Commenced in January 2007
Frequency: Monthly
Edition: International
Paper Count: 5

Wounds Related Abstracts

5 Surgical Prep-Related Burns in Laterally Positioned Hip Procedures

Authors: B. Kenny, M. Dixon, A. Boshell


The use of alcoholic surgical prep was recently introduced into the Royal Newcastle Center for elective procedures. In the past 3 months there have been a significant number of burns believed to be related to ‘pooling’ of this surgical prep in patients undergoing procedures where they are placed in the lateral position with hip bolsters. The aim of the audit was to determine the reason for the burns, analyze what pre-existing factors may contribute to the development of the burns and what can be changed to prevent further burns occurring. All patients undergoing a procedure performed on the hip who were placed in the lateral position with sacral and anterior, superior iliac spine (ASIS) support with ‘bolsters’ were included in the audit. Patients who developed a ‘burn’ were recorded, details of the surgery, demographics, surgical prep used and length of surgery were obtained as well as photographs taken to document the burn. Measures were then taken to prevent further burns and the efficacy was documented. Overall 14 patients developed burns over the ipsilateral ASIS. Of these, 13 were Total Hip Arthroplasty (THA) and 1 was a removal of femoral nail. All patients had Chlorhexidine 0.5% in Alcohol 70% Tinted Red surgical preparation or Betadine Alcoholic Skin Prep (70% etoh). Patients were set up in the standard lateral decubitus position with sacral and bilateral ASIS bolsters with a valband covering. 86% of patients were found to have pre-existing hypersensitivities to various substances. There is very little literature besides a few case reports on surgical prep-related burns. The case reports that do exist are related to the use of tourniquet-related burns and there is no mention in the literature examining ‘bolster’ related burns. The burns are hypothesized to be caused by pooling of the alcoholic solution which is amplified by the use of Valband.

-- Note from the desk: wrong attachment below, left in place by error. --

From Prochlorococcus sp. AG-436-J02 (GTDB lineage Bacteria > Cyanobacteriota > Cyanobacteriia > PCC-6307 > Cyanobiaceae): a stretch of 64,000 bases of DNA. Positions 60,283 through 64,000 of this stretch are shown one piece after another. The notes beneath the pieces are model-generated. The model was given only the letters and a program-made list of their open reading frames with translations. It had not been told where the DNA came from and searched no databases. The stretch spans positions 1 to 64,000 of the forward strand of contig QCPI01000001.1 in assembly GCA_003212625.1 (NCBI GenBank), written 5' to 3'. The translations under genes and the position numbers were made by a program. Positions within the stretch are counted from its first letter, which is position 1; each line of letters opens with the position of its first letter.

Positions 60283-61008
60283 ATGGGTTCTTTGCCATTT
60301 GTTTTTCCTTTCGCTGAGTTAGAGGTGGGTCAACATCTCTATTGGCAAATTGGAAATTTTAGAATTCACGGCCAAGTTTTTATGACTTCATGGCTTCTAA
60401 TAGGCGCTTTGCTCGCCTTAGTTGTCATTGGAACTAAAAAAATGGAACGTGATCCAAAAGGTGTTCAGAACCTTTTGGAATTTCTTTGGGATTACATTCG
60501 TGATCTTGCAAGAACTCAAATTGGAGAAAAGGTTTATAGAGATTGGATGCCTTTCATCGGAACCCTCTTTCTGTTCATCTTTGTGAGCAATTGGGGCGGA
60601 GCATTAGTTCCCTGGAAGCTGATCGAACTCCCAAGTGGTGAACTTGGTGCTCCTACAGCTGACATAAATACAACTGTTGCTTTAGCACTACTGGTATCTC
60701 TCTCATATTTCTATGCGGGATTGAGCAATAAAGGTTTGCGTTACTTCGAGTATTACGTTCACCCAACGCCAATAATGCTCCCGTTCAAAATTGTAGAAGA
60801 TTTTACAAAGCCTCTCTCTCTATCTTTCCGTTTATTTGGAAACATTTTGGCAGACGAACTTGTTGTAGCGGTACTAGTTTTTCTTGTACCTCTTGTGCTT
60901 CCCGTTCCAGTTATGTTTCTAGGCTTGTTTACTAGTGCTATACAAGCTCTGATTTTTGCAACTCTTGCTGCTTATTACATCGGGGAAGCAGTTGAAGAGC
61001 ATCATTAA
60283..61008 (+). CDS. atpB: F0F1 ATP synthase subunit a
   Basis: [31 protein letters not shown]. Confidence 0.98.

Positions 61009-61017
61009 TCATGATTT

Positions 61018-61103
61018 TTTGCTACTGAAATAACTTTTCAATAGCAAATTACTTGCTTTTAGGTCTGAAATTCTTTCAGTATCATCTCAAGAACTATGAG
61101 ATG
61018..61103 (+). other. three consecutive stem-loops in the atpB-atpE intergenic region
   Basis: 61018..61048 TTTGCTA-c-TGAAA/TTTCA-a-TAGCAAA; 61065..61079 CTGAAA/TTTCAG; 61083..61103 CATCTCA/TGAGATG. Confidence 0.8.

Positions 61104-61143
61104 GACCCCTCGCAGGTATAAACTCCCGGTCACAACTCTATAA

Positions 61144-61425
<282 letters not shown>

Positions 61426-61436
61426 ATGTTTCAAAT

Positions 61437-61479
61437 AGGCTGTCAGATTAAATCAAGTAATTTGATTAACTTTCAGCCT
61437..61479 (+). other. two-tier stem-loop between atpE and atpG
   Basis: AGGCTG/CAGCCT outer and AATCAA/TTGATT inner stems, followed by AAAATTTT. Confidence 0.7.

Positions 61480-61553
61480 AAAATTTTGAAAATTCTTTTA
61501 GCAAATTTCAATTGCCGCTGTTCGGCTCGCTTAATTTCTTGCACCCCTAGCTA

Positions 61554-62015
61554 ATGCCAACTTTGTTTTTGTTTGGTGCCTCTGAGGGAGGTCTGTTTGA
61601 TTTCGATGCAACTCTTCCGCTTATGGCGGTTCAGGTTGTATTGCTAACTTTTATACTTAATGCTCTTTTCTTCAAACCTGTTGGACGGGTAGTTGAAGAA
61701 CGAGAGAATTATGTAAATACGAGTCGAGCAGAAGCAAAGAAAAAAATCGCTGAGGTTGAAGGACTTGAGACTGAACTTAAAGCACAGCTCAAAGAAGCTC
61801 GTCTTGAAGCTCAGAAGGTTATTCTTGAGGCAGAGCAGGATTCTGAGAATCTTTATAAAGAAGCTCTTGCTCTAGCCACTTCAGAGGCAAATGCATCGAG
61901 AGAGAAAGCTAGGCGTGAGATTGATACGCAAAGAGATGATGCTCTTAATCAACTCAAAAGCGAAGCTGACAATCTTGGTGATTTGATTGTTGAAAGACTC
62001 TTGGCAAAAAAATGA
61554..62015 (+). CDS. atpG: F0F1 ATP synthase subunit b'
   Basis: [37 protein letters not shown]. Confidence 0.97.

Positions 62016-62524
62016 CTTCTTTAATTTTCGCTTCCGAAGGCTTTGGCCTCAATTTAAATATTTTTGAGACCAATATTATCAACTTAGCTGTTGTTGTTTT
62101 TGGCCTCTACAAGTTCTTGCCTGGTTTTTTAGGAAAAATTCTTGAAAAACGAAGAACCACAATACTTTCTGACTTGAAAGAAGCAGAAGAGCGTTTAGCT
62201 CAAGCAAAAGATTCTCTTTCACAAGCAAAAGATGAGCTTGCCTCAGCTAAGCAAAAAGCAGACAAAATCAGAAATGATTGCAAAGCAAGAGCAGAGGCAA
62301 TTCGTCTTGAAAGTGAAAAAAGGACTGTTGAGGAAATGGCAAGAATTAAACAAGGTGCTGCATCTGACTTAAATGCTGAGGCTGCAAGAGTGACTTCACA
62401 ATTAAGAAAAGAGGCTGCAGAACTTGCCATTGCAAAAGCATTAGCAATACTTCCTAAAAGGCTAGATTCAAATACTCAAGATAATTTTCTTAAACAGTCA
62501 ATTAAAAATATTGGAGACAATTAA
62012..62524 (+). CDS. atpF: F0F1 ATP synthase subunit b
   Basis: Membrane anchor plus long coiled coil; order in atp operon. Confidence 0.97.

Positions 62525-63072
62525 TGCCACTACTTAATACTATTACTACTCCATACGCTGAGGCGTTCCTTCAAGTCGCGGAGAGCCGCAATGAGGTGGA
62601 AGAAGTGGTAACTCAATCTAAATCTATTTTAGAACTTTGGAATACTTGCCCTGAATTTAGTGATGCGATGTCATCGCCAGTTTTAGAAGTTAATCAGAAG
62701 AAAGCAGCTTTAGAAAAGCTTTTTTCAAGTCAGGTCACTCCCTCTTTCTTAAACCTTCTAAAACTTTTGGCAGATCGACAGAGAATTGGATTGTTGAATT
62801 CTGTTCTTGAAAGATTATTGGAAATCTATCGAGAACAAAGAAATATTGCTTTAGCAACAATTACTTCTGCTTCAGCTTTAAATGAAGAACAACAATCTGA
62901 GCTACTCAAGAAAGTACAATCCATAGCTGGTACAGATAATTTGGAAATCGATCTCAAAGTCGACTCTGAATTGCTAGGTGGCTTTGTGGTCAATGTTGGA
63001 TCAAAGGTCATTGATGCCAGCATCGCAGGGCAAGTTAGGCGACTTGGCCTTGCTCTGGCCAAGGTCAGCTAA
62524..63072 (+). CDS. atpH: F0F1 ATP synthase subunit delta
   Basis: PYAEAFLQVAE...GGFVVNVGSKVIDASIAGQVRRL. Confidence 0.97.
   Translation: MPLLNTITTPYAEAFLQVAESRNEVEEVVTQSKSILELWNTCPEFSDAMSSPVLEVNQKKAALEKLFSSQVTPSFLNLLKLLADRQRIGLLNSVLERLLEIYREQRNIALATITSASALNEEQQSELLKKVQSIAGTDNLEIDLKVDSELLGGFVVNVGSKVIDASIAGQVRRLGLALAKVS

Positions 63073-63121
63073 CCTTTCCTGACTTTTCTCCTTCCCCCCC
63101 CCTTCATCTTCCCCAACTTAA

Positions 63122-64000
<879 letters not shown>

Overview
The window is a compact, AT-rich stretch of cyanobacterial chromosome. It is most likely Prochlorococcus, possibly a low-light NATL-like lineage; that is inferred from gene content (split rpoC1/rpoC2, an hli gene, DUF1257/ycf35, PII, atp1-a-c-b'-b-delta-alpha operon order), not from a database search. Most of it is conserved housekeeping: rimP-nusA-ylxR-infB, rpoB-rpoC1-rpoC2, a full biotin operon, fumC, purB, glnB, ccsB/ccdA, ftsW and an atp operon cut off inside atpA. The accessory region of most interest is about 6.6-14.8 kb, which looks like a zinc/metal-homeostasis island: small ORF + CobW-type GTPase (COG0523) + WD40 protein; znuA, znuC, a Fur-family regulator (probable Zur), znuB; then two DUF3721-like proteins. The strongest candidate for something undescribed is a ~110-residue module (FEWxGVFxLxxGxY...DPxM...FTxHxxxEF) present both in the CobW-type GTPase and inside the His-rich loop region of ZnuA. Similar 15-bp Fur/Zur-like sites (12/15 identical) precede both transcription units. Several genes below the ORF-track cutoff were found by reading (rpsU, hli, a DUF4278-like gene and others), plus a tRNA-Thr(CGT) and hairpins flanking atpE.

Keywords: Arthroplasty, Rehabilitation, Wounds, chemical burns

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4 Seal and Heal Miracle Ointment: Effects of Cryopreserved and Lyophilized Amniotic Membrane on Experimentally Induced Diabetic Balb/C Mice

Authors: Elizalde D. Bana


Healing restores continuity and form through cell replication; hence, conserving structural integrity. In response to the worldwide pressing problem of chronic wounds in the healthcare delivery system, the researcher aims to provide effective intervention to preserve the structural integrity of the person. The wound healing effects of cryopreserved and lyophilized amniotic membrane (AM) of a term fetus embedded into two (2) concentrations (1.5 % and 1.0 %) of absorption-based ointment has been evaluated in vivo using the excision wound healing model 1x1 cm size. The total protein concentration in full term fetus was determined by the Biuret and Bradford methods, which are based on UV-visible spectroscopy. The percentages of protein presence in 9.5 mg (Mass total sample) of Amniotic membrane ranges between 14.77 – 14.46 % in Bradford method, while slightly lower to 13.78 – 13.80 % concentration in Biuret method, respectively. Bradford method evidently showed higher sensitivity for proteins than Biuret test. Overall, the amniotic membrane is composed principally of proteins in which a copious amount of literature substantially proved its healing abilities. After which, an area of 1 cm by 1 cm skin tissue was excised to its full thickness from the dorsolateral aspect of the isogenic mice and was applied twice a day with the ointment formulation having two (2) concentrations for the diabetic group and non-diabetic group. The wounds of each animal were left undressed and its area was measured every other day by a standard measurement formula from day 2,4,6,8,10,12 and 14. By the 14th day, the ointment containing 1.5 % of AM in absorption-based ointment applied to non-diabetic and diabetic group showed 100 % healing. The wound areas in the animals treated with the standard antibiotic, Mupirocin Ointment (Brand X) showed a 100% healing by the 14th day but with traces of scars, indicating that AM prepared from cryopreservation and lyophilization, at that given concentration, had a better wound healing property than the standard antibiotic. Four (4) multivariate tests were used which showed a significant interaction between days and treatments, meaning that the ointments prepared in two differing concentrations and induced in different groups of the mice had a significant effect on the percent of contraction over time. Furthermore, the evaluations of its effectiveness to wound healing were all significant although in differing degrees. It is observed that the higher the concentrations of amniotic membrane, the more effective are the results.